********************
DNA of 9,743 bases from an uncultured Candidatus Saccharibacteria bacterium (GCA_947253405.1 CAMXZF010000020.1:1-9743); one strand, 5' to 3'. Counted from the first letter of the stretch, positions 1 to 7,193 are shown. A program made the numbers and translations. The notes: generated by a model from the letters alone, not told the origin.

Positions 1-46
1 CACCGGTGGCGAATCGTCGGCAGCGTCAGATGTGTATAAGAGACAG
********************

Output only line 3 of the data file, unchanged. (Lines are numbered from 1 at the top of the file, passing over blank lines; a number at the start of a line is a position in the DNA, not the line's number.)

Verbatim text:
1 CACCGGTGGCGAATCGTCGGCAGCGTCAGATGTGTATAAGAGACAG